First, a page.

Ransomware operators are losing interest in wide net attack strategies. Instead, they’re more inclined towards targeted attacks, in which they know exactly who they’re targeting, why and for how much money.
This is according to a new report from cybersecurity firm Kaspersky, which states that the number of ransomware attacks has been steadily declining over the years. Between 2019 and 2020, the total number of users that encountered ransomware across all platforms declined from 1,537,465 to 1,091,454, representing a 29 percent drop.
At the same time, ransomware attacks that focus on high-profile targets (corporations, government and municipal agencies and healthcare organizations) spiked 767 percent.
Of all the different ransomware families that criminals use, WannaCry is still the most popular one. It gained its notoriety in 2017, when it led to damages of at least $4 billion across 150 countries. Almost a quarter (22 percent) of all ransomware victims from 2019 encountered WannaCry, dropping to 16 percent in 2020.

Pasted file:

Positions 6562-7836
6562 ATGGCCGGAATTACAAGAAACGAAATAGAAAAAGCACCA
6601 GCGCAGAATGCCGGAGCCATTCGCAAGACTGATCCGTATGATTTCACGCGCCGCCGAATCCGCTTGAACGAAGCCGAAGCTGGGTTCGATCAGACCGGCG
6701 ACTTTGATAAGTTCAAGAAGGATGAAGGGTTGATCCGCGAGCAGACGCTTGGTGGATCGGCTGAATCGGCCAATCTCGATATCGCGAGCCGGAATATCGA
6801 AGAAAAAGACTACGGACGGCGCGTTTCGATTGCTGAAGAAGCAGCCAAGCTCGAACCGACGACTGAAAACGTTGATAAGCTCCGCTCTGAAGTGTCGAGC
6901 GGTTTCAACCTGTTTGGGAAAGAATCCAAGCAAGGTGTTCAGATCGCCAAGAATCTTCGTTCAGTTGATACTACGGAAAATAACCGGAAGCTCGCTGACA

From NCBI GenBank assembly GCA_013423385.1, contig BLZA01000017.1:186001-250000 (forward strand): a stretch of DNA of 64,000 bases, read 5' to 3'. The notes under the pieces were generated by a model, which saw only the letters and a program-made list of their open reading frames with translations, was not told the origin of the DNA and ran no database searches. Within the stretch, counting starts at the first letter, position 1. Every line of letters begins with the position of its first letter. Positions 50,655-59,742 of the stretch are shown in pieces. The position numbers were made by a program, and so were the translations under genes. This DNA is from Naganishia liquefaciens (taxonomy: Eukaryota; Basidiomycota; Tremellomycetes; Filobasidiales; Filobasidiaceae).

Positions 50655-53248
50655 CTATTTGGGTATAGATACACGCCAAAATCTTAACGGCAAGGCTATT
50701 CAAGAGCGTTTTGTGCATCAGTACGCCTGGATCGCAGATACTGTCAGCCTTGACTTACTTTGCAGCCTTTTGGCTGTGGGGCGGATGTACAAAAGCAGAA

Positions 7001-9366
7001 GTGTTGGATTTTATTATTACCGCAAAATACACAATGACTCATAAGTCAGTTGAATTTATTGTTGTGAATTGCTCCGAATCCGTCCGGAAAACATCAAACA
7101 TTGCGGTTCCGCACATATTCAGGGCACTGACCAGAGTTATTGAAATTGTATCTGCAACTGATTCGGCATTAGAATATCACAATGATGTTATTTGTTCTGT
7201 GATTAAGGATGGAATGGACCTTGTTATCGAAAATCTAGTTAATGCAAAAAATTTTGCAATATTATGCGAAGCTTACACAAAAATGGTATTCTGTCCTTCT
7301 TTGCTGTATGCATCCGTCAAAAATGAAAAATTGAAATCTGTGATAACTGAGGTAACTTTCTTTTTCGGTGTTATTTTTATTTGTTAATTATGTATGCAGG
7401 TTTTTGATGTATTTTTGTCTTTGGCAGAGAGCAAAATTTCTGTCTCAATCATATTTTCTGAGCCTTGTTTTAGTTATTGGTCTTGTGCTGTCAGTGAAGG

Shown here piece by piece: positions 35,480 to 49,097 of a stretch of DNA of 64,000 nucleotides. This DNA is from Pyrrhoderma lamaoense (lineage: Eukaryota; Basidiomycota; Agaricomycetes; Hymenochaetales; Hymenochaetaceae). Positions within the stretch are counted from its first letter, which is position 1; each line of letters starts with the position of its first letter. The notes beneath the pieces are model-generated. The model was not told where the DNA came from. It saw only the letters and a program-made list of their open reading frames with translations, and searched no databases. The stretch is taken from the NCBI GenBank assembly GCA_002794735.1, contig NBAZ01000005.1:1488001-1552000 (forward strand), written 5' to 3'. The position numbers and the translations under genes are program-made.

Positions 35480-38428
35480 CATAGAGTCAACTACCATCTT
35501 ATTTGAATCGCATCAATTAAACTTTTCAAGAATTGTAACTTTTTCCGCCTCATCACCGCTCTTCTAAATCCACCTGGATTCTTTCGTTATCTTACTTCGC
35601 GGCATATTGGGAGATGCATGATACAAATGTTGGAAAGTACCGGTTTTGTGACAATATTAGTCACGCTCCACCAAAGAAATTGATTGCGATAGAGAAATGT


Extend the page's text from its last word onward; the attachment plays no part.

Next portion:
“We’ll most likely see fewer and fewer widespread campaigns targeting everyday users. Of course, that’s not to say users aren’t still vulnerable. However, the primary focus will likely continue to be on companies and large organizations, and that means ransomware attacks will continue to become more sophisticated and more destructive,” said Fedor Sinitsyn, security expert at Kaspersky. “It’s imperative that businesses adopt a holistic, comprehensive set of security practices to protect their data.”
Kaspersky recommends businesses keep their software updated, focus on detecting lateral movements across the network, carry out regular cybersecurity audits, educate their employees on the dangers of cybercrime and set up a state-of-the-art cybersecurity solutions.